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Corrosion Resistant Alloys
Description of material
AV925 is an age hardening Nickel - Iron - Chromium alloy with the addition of Molybdenum and Copper as well as Titanium and Aluminum that provide its strengthening by an ageing heat treatment that enables it to generate a precipitation of Gamma Prime Phase Ni3(Al,Ti).
The structure and composition of AV925 offers a high strength together with corrosion resistance properties in both oxidizing and reducing environments. These characteristics provide a good resistance to different kinds of corrosion such as pitting, crevice, intergranular and as well as stress corrosion cracking. AV925 is widely used in sour gas applications due to its resistance to SSC caused by Hydrogen sulfide, in petrochemical industries, in crude oil and natural gas components and subsea and deep-water offshore oil production systems and several marine applications. It is suitable for the fabrication of many products such as flanges, valves, bolting, pump shafts, chains, fittings and parts working in corrosive environments typical of chemical processing.
AV925 is resistant to several organic chemicals and inorganic compounds, atmospheric corrosion and marine environments. In sea water, this grade is resistant to uniform corrosion providing a high resistance to Chloride-induced stress corrosion cracking and an outstanding pitting and intergranular corrosion resistance. In sour gas applications, this alloy offers excellent resistance to Hydrogen embrittlement typical of Hydrogen Sulfide environments. All these properties against pitting and crevice are obtained by the Chromium, Molybdenum and Coppers content while the high Nickel provides the resistance against the SCC. The high mechanical properties can only be reached by an ageing heat treatment. It should be noted that AV925, as for every kind of stainless steel, surfaces should be free of contaminant and scale, heat tint for optimum resistance to corrosion.
AV925 can fabricated by cold working operations such as cold drawing and bending, but should not be used for a large amount of cold heading, because its chemical balance does not allow it to obtain a soft strain hardened structure after cold deformation. In any case, cold processes shall be carried out in the annealed condition, avoiding high levels of cold working, applying an intermediate annealing if necessary. Obviously, high cold deformation in the aged condition should be avoided. However, after cold working, this grade should be solution annealed before the aging hardening depending on final use. Cold working doesn’t increase its magnetic permeability as compared to type 316 and similar steels.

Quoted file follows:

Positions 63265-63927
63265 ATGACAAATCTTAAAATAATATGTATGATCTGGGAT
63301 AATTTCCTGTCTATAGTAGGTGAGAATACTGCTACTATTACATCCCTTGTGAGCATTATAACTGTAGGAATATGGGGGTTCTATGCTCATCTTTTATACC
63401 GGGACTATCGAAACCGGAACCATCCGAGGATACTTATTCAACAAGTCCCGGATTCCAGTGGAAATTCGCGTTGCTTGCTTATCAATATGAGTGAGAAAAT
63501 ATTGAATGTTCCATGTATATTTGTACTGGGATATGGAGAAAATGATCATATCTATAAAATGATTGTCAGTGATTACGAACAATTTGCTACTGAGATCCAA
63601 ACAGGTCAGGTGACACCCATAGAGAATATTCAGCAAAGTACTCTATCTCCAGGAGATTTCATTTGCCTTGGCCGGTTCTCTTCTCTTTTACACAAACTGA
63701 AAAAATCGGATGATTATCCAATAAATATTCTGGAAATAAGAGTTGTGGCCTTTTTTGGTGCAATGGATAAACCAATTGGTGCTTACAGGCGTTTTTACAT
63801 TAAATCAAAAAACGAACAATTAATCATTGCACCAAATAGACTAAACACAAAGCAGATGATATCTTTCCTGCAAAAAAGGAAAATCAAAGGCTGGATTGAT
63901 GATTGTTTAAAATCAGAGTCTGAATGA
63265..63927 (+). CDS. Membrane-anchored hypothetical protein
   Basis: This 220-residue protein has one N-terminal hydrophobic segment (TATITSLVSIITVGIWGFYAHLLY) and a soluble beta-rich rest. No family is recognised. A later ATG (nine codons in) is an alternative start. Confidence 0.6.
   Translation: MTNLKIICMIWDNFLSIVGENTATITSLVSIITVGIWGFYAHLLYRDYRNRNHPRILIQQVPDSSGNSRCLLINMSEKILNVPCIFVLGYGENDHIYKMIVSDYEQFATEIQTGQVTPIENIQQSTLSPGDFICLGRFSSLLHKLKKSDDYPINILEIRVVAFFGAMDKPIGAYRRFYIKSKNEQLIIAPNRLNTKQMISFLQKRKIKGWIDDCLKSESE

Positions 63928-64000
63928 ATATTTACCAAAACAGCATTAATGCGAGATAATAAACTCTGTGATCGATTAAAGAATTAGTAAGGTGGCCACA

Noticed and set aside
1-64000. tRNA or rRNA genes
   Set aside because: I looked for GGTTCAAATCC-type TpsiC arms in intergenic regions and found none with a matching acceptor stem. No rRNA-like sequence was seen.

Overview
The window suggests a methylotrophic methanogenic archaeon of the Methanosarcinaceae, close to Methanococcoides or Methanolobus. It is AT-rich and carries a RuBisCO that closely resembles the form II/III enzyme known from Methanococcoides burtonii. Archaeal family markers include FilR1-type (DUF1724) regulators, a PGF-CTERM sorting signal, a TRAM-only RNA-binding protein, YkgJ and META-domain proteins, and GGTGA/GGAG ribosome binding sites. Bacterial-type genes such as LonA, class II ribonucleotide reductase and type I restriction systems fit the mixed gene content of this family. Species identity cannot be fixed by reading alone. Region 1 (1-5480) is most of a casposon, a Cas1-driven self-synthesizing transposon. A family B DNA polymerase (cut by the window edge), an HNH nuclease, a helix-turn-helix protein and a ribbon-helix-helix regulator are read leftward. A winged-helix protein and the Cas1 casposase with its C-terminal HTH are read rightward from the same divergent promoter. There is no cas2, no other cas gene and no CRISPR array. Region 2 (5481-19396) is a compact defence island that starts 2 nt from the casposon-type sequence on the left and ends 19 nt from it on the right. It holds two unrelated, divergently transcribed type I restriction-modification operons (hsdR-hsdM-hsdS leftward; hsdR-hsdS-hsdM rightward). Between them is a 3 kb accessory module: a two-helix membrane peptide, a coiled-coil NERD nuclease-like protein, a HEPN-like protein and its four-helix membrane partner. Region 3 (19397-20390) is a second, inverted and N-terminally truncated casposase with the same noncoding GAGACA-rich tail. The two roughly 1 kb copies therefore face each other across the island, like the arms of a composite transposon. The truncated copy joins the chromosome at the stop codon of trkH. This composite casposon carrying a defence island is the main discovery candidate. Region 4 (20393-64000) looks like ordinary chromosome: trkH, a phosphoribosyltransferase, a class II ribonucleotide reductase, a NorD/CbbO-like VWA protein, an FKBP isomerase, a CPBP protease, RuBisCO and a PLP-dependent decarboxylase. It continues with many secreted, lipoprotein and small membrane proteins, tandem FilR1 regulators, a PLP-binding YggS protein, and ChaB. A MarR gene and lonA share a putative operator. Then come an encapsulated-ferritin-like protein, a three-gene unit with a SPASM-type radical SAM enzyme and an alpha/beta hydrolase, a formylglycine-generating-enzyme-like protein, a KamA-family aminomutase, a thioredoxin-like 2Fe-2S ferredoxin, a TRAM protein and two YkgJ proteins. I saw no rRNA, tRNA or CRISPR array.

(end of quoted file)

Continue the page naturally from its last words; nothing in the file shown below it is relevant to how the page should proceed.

AV925 has the typical machinability of strengthened austenitic structures not micro-resulfured and some difficulties could happen in drilling, turning, threading and milling processes due to its capacity to work harden and lowest chip-ability . Operators should know that this grade requires more rigid and powerful machines, in addition to the correct choice of tools, coating carbides and cutting fluids. AV925 has a high hardening factor and the knowledge of this behavior must be correctly considered when a piece requires two or several cutting steps to be finished. The cold worked layer caused by the cutting tool is hard and, if the subsequent turning or milling processes work on this hardened layer, a rapid tool wear could happen. The tool must work under this layer. Some improvement could be obtained by a dissipating heat using an appropriate and large amount of cutting fluids and tools with a correct edge geometry with a suitable chip breaker. This is particularly important when using multi - spindle and automatic screw machines. This alloy can be machined in the solution treatment or aged condition but it recommended to machine in the solution treatment condition and to make finishing operations after aging hardening. A correct choice of both cutting fluids and a right dimension of chip breakers helps to reduce the typical machining difficulties of this alloy.